They say a picture paints a thousand words but in this case no number of pictures or words will suffice.
The Perito Moreno glacier, 80 km from El Calafate, is one of the most spectacular things we’ve seen, and to trek on it was just the cherry on top of an already unforgettable experience. It was by far worth blowing our budget for. We came home with 15 pesos praying that one of the ATMs in town still had some cash left or that we could find someone to exchange our remaining US dollars at the higher unofficial rate.
Driving around a corner to see the glacier for our first time was beyond magnificent. The sheer size of it (30 km long, 5km wide & over 60m high) is mind boggling. Even after hearing the science behind how it was formed, and how it remains a stable size, I still couldn’t quite get my head around that much ice.
Following a short ferry ride we walked up to a wooden shack to get fitted with crampons (spiked metal additions for our shoes). A quick lesson on how to walk on the ice (up like a penguin, down like a cowboy) and we were off.
For an hour and a half we trekked up and down across the glacier. Occasionally, we came across pot holes and crevasses where you could see water running below. The water is amazingly clear and the trapped solar light, compacted over years gives the ice a stunningly intense blue colour.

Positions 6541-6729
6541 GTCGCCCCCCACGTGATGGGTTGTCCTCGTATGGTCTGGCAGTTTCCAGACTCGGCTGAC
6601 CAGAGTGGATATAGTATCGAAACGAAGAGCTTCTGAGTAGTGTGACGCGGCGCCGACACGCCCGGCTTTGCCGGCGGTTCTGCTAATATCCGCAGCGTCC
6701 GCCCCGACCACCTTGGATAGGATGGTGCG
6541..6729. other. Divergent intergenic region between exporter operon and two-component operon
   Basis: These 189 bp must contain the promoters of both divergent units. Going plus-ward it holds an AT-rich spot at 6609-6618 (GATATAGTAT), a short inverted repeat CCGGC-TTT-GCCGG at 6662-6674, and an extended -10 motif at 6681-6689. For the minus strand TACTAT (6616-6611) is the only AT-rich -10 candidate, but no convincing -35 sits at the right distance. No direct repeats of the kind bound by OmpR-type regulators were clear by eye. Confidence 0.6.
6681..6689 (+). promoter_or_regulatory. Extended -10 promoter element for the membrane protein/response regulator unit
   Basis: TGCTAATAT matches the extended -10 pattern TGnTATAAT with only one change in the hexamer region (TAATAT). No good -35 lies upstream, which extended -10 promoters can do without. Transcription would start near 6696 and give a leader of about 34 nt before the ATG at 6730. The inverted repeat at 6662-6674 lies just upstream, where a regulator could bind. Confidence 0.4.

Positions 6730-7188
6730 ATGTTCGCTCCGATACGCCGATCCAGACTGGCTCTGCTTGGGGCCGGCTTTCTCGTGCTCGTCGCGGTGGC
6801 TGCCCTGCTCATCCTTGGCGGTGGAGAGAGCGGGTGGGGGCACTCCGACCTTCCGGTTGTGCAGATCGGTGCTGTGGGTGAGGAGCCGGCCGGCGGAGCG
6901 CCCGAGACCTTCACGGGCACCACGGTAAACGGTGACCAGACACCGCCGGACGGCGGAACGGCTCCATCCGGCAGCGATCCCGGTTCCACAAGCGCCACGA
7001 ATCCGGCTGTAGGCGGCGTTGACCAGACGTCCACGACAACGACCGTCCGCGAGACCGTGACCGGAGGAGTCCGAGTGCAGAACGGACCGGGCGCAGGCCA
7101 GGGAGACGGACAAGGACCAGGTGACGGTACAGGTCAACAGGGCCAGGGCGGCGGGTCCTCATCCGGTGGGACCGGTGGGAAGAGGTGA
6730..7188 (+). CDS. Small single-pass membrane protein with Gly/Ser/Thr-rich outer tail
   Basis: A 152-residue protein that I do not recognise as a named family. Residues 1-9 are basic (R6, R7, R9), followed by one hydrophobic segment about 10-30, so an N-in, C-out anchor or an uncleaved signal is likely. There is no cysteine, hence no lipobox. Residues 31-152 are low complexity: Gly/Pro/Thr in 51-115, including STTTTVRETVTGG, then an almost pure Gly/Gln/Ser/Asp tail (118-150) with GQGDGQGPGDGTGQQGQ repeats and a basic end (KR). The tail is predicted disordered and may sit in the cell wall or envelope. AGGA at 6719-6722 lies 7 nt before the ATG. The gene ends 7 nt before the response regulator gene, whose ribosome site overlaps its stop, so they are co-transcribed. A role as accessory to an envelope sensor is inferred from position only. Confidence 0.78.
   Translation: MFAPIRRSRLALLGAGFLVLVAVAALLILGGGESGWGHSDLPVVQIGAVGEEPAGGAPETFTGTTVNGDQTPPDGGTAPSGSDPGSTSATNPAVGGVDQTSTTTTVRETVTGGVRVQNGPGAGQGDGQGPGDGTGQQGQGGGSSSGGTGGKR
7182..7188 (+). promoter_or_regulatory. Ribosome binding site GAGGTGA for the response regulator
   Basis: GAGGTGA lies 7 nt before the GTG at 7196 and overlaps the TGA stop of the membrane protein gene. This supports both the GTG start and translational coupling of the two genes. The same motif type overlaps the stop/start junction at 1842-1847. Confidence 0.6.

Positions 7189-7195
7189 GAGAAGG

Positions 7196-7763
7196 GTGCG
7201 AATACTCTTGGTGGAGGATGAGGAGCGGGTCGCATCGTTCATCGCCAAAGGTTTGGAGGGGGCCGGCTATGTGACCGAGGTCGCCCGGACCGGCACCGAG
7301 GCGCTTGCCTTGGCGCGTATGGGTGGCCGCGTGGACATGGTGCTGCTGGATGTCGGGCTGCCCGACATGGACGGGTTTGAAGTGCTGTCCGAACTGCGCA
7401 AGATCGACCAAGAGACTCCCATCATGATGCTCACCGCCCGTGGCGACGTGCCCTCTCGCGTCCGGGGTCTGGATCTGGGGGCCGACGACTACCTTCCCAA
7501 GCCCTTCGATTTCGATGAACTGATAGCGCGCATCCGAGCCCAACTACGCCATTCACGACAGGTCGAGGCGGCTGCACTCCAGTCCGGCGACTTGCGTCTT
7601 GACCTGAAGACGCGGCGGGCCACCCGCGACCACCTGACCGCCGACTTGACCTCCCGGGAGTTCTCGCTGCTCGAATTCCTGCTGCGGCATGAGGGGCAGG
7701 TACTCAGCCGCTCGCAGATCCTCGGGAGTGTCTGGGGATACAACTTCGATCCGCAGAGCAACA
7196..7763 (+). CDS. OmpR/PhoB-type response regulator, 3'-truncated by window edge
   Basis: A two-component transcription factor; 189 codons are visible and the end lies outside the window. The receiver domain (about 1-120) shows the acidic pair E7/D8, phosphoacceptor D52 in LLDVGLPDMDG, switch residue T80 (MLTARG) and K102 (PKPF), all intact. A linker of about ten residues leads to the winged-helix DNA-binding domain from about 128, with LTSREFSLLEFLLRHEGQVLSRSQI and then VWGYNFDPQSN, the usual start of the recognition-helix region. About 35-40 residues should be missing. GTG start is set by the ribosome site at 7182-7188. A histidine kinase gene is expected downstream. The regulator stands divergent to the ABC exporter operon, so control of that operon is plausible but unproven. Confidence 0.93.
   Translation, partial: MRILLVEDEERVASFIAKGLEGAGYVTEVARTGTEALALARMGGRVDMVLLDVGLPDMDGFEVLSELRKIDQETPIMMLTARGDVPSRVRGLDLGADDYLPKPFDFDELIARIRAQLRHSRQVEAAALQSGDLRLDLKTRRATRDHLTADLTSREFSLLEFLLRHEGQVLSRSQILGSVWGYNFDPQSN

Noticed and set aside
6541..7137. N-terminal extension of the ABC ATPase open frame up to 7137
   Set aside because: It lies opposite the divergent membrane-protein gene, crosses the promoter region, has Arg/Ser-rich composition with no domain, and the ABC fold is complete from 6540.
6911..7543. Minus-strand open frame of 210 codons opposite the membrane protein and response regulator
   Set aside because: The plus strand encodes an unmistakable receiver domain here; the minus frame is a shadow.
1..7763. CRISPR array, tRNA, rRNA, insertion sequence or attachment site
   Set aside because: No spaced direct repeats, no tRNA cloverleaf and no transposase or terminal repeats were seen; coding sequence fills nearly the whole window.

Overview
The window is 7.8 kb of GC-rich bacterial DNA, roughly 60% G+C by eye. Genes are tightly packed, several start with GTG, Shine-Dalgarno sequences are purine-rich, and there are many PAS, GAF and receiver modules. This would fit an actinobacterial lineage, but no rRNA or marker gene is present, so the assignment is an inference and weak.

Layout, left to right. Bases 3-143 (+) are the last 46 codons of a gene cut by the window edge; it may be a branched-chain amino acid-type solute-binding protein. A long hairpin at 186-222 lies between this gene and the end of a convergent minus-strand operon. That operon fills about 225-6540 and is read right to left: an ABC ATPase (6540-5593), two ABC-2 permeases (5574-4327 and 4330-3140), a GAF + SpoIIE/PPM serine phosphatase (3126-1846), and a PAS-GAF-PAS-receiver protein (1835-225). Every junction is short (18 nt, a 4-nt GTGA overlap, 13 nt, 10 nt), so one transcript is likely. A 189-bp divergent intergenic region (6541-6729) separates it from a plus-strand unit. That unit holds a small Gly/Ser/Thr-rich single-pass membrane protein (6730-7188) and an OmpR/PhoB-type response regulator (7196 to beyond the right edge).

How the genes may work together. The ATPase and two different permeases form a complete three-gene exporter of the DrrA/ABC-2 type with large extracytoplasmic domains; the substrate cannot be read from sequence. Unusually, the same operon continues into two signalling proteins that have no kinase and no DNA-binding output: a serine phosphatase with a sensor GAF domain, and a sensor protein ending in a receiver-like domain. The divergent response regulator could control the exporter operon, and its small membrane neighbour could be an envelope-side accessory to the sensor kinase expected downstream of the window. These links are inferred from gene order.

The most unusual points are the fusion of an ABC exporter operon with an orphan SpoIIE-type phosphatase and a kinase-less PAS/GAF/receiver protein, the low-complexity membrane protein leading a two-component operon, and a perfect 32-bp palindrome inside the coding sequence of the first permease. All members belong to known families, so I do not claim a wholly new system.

As you may have seen already, our guide treated us to a glass of whisky at the end of our minitrekking. Using some of the surrounding ice he joked this is the only place where the ice is older than the whisky (300 years+ in case you’re wondering).
After devouring our brown bag lunch we spent another hour or so watching the glacier from afar. Now, it just occurred to me that watching a piece of ice for over an hour may sound really boring so let me explain. The front of the glacier creeps forward 2 metres a day and large chunks of ice crack off and fall into the water. The sound is incredible. A piercing crack noise fills the air followed by a thunderous splash as the ice falls. Funnily, some of the small pieces make just as much noise as the larger ones.
That afternoon we headed back to town shattered. There’s not much to do in the windy little town of El Calafate which is a pity because the sun doesn’t set til past 10 pm. So after grabbing some cash we had dinner at a lovely restaurant that just happens to brew its own beer (I swear we must have a sixth sense for these things). We were given complimentary beer samples, peanuts and bread with pickled veg & chicken- that was us sold. We also had our best empanadas yet and a salad which in typical Argentine fashion included meat and cheese. What I wouldn’t give for a piece of multigrain bread, Mundella yoghurt, brocolli, kale and snowpeas right about now…